March 15, 2010
IAV Med. Supply, Inc. v Progressive Ins. Co. (2010 NY Slip Op 50433(U))
Reported in New York Official Reports at IAV Med. Supply, Inc. v Progressive Ins. Co. (2010 NY Slip Op 50433(U))
|IAV Med. Supply, Inc. v Progressive Ins. Co.
|2010 NY Slip Op 50433(U) [26 Misc 3d 1237(A)]
|Decided on March 15, 2010
|Civil Court Of The City Of New York, Richmond County
|Published by New York State Law Reporting Bureau pursuant to Judiciary Law § 431.
|This opinion is uncorrected and will not be published in the printed Official Reports.
Civil Court of the City of New York, Richmond County
IAV Medical Supply, Inc., A/A/O ORLANDO LAINEZ-RODRIGUEZ, Plaintiff,
Progressive Insurance Company, Defendant.
Kim Dollard, J.
This is an action by the plaintiff medical provider, to recover no-fault benefits for medical services provided to Orlando Lainez-Rodriguez, plaintiff’s assignor, arising from an automobile accident that occurred on June 16, 2008.
A trial was held before the undersigned on December 15, 2009. The parties had stipulated that the plaintiff established its prima facie case by having submitted the claims in dispute to the defendant, and that the defendant mailed timely denials of the claims. The only issue before the court was the question of medical necessity of the medical services provided to the assignor.
Defendant presented two witnesses in support of their case. Dr. Jonathan Lown was called to testify on the issue of medical necessity. His testimony was based upon the findings of Dr. Harold A. Schechter who performed a peer review of this case and prepared peer review reports. Defendant also called Karen Waldenheimer, a representative of Progressive Insurance Company. The purpose of Ms. Waldenheimer’s testimony was to lay a foundation for the peer review reports, and to admit the peer review reports into evidence.
Plaintiff objected to admission of the of the peer review reports into evidence through Ms. Waldenheimer’s testimony. Plaintiff further objected to the testimony of Dr. Lown on the grounds that defendant did not comply with CPLR 3101(d). The court heard the testimony of both witnesses, and reserved decision on the issues raised by plaintiff. Both sides submitted briefs to the court as to the admissibility of the peer review reports and the testimony of Dr. Lown.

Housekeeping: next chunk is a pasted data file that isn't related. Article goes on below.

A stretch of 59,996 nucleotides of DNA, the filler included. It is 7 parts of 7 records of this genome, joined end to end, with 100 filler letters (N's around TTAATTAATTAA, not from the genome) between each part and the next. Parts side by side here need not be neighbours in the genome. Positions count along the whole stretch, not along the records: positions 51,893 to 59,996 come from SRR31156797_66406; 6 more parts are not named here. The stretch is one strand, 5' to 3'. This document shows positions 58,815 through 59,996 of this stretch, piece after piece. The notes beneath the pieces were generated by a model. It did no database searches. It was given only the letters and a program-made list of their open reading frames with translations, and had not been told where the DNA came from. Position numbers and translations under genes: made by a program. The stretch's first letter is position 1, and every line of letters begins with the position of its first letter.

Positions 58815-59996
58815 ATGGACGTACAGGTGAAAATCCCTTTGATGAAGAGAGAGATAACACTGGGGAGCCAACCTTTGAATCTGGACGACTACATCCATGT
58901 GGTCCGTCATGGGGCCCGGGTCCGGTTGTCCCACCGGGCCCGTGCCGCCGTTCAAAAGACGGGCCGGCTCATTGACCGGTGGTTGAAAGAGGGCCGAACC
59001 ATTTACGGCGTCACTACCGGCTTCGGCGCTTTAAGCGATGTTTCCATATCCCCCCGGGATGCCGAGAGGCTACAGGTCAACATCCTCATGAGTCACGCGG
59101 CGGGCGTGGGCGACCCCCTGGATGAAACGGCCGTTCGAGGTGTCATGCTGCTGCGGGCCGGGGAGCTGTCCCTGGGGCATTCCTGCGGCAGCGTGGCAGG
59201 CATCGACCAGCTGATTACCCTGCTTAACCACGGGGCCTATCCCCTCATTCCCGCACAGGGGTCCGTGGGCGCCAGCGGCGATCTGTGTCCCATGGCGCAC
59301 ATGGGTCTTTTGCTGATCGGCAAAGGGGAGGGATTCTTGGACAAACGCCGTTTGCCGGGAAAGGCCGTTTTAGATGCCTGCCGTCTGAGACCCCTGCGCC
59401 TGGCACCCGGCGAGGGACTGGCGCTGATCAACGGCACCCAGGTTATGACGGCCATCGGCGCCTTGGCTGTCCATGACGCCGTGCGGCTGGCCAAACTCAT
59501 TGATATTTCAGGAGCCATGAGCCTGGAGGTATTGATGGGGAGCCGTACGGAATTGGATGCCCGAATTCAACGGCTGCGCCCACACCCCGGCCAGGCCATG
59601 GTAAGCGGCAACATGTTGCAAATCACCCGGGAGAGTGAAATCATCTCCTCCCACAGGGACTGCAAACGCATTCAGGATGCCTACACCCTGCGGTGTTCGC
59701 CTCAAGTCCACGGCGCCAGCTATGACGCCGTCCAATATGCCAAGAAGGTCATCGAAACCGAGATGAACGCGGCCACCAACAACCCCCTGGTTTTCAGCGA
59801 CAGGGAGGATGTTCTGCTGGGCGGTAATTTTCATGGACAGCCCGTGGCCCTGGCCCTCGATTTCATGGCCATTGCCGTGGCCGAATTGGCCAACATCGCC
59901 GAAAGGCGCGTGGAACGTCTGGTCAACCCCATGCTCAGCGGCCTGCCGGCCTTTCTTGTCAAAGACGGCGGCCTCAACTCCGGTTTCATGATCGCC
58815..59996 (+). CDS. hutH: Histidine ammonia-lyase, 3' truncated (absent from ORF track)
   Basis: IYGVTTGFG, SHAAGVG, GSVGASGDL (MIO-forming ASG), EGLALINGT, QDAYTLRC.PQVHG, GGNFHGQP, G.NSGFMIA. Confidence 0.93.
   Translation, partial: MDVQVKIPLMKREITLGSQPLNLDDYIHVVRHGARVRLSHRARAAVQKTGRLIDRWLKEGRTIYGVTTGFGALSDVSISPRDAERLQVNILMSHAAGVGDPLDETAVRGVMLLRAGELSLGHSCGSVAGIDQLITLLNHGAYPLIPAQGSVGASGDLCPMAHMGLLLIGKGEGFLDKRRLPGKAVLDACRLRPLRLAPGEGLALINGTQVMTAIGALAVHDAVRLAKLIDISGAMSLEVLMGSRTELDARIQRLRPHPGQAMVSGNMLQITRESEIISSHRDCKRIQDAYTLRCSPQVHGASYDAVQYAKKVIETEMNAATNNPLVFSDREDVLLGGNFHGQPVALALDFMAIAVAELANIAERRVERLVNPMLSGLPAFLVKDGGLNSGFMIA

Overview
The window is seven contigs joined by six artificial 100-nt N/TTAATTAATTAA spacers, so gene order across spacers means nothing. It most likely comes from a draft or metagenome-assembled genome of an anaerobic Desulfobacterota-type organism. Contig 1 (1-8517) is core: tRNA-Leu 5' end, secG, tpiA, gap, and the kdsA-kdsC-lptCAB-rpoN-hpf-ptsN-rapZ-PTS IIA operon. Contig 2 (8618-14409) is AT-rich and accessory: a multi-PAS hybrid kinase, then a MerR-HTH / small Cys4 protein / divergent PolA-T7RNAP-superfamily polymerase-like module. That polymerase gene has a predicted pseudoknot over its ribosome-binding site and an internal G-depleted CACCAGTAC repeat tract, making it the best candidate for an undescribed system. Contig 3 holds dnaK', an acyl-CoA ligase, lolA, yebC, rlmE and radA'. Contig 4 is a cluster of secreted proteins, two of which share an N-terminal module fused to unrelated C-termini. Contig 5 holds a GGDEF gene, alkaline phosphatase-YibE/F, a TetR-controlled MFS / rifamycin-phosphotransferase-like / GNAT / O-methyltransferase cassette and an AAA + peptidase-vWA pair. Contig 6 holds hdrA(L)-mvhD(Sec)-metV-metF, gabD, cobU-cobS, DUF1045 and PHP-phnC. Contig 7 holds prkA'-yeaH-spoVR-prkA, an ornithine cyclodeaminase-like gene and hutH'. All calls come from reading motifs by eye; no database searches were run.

CPLR 3101(d) – EXPERT TESTIMONY[*2]
CPLR 3101(d)(1)(i) states: “Upon request, each party shall identify each person whom the party expects to call as an expert witness at trial and shall disclose in reasonable detail the subject matter on which each expert witness is expected to testify, the substance of the facts and opinions on which each expert is expected to testify, the qualifications of each expert witness and a summary of the grounds for each expert’s opinion.”
Plaintiff claims that the disclosure notice provided by defendant is insufficient and vague, and therefore Dr. Lown should not have been permitted to testify and at trial and his testimony should be stricken.
Defendant, at the outset, states that plaintiff never requested any expert witness
disclosure, rendering its objection to the disclosure notice improper. The disclosure notice was given to plaintiff by defendant on its own volition. Further, defendant maintains that the disclosure notice is in full compliance with the statute. Additionally, defendant states that plaintiff neither objected to the Notice of Trial filed with the court, wherein defendant indicated that discovery was complete, nor did plaintiff make a motion to vacate the Notice of Trial.
The Expert Disclosure states in relevant part, “1. Defendant intends to call Jonathan Lown, MD,… to testify on Dr. Harold A. Schechter’s peer review report; see copies of Dr. Schechter’s peer reviews and Dr. Lown’s CV annexed hereto.”
A determination regarding whether to preclude a party from introducing the testimony of an expert witness at trial based on the party’s failure to comply with CPLR 3101(d)(1)(i) is left to the sound discretion of the court. (see Hubbard v Platzer, 260 AD2d 605; Lyall v City of New York, 228 AD2d 566; McGlauflin v. Wadhwa 265 AD2d 534). In the case at bar, the expert witness disclosure statement is not so inadequate or inconsistent with the expert’s testimony as to have been misleading, or to have resulted in prejudice or surprise. (see Gagliardotto v. Huntington Hosp., 25 AD3d 758, 759; Andaloro v. Town of Ramapo, 242 AD2d 354, 355; Rabinowitz v. Elimian, 55 AD3d 813, 814). Accordingly, preclusion is not warranted herein. (see Rowan v. Cross County Ski & Skate, Inc., 42 AD3d 563; Young v. Long Is. Univ., 297 AD2d 320; Abramson v. Pick Quick Foods, Inc., 56 AD3d 702, 703). The court will not strike Dr. Lown’s testimony upon these grounds.
ADMISSIBILITY OF PEER REVIEW REPORTS
AS A BUSINESS RECORD UNDER CPLR 4518(a)